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Residents say they experience poor quality air as Coastal Park landfill conflict continues

Some residents living around the Coastal Park landfill in Muizenberg are complaining about the deteriorating air quality caused by daily fires, allegedly caused by waste pickers. File picture: David Henning/Archives

Some residents living around the Coastal Park landfill in Muizenberg are complaining about the deteriorating air quality caused by daily fires, allegedly caused by waste pickers. File picture: David Henning/Archives

Published Jan 26, 2022

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Cape Town - Some residents living around the Coastal Park landfill in Muizenberg are complaining about the deteriorating air quality caused by daily fires, allegedly caused by waste pickers.

The fires, which have been ongoing for two weeks, are allegedly set in retaliation by certain waste pickers following the City’s restriction of access to the site.

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Zeekoevlei resident Kim Winder said her family and other neighbours had been waking with sore throats and headaches and were experiencing breathing difficulties and sleeplessness.

“The authorities have said that it’s difficult to put out the fire, which I find dreadful – that we are being exposed to toxins like this and nothing has been done for weeks, all this during a pandemic,” she said.

Mike Khumalo, who operates a recycling project in the Vrygrond area, said people were struggling and crime in the area had increased since the City has stopped people from accessing the landfill.

“For a government to bury jobs is insane. The Coastal Park landfill is one of the many that we have in the metro, but is the only one that does not have recycling operations on site.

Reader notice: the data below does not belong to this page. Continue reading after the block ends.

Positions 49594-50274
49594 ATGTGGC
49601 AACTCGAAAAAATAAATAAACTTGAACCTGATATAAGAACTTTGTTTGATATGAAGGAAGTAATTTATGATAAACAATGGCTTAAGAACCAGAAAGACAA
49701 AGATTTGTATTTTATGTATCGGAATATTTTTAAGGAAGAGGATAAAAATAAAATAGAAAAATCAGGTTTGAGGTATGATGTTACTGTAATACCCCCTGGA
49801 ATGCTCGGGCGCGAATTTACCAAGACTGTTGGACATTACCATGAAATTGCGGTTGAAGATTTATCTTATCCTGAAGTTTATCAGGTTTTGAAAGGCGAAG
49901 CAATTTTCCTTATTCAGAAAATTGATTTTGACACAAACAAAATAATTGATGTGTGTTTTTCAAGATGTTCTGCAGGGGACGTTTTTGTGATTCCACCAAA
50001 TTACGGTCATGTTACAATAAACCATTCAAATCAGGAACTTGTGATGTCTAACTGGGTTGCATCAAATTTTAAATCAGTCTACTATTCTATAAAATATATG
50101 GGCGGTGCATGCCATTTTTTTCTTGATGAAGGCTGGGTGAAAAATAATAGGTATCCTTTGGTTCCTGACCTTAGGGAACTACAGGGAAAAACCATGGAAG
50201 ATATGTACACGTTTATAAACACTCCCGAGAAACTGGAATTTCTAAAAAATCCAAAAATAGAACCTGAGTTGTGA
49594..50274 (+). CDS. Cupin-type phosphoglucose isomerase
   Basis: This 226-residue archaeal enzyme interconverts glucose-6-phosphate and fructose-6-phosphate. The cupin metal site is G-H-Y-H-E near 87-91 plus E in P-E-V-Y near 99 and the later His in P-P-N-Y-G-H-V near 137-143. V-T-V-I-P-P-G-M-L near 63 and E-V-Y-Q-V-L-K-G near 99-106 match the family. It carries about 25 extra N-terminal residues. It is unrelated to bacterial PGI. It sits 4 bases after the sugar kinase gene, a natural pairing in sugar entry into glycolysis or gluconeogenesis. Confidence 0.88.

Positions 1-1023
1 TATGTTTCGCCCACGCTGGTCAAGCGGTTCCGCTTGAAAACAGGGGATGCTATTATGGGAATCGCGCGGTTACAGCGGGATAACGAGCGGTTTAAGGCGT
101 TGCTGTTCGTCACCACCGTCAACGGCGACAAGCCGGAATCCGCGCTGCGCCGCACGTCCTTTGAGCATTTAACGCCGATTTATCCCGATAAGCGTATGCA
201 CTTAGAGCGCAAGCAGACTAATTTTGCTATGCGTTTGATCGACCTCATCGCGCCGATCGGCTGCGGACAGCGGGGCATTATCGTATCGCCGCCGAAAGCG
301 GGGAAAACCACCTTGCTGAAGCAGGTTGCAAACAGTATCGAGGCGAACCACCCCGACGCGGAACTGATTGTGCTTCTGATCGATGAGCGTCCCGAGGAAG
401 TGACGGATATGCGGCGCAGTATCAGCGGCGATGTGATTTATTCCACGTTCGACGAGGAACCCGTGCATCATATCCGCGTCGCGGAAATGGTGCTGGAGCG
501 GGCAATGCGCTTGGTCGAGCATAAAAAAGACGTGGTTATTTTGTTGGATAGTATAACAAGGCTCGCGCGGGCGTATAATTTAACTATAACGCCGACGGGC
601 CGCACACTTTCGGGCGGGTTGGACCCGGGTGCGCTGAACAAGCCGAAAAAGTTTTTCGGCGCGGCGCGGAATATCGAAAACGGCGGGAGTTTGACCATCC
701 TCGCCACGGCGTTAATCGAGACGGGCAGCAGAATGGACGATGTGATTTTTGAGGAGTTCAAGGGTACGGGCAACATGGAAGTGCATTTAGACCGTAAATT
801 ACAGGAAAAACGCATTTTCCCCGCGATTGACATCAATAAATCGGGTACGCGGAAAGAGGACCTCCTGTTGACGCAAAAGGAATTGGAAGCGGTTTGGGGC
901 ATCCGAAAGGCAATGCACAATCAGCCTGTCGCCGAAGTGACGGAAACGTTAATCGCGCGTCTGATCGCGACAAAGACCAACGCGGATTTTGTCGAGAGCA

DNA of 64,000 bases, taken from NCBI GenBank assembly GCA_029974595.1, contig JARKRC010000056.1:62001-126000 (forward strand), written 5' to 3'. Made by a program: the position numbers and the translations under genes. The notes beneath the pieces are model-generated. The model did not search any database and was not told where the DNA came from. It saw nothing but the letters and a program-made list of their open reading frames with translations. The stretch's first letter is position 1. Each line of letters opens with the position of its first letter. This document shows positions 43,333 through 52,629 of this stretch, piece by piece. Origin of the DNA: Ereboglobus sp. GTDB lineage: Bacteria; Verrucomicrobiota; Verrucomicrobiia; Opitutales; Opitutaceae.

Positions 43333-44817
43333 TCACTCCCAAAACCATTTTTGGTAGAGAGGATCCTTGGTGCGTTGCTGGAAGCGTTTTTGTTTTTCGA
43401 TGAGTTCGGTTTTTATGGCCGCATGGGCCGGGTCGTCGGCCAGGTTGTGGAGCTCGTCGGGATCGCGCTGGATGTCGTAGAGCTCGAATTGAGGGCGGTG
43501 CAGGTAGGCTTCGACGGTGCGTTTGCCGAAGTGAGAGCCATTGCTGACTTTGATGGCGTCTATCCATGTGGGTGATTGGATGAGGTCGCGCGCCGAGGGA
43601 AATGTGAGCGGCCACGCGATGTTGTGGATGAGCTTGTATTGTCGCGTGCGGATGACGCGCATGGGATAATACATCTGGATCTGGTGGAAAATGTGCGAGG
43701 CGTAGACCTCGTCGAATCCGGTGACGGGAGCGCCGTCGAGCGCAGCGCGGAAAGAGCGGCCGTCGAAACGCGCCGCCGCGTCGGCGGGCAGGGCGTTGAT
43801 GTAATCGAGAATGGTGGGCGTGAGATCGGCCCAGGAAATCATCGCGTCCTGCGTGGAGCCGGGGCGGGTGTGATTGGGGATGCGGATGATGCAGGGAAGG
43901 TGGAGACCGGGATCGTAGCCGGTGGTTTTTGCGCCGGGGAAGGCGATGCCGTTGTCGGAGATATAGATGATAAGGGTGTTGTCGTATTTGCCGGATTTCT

“Everything recyclable that comes to the site gets buried underground, while the people making a living out of it are dying of hunger. This amounts to government that does not think of its people,” he said.

Another resident, Vanessa Farr, said that if the City had an idea how to run a permaculture city, there would be no waste problem. She said instead, it keeps looking for more ways to profit while punishing the poor.

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“The challenge is the City’s attitude to the poor, once again. Waste pickers could be protected, they could do dignified work. Their waste-separation work is crucial to the City's health,” said Farr.

In response to the residents’ complaints, head of Solid Waste Management: Disposal in the south, Ebrahim Mohamed, said there had been major issues with salvagers on site, ranging from stabbings and deaths to children entering the site, so entry to the site had been prevented.

Mohammed said they received death threats and experienced vandalism, which had escalated to the petrol-bombing of the green waste piles in front of the site on January 14.

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Mayco Member for Community Services and Health, Councillor Patricia van der Ross said: “From an ambient air quality perspective, fires of this nature do contribute negatively to ambient air quality, but once the fires have been extinguished and the pollution has had an opportunity to disperse, the air quality impact would improve.

“Fortunately there is a good buffer zone between the landfill site and the nearest residence, which does mitigate the impacts of fires of this nature.”

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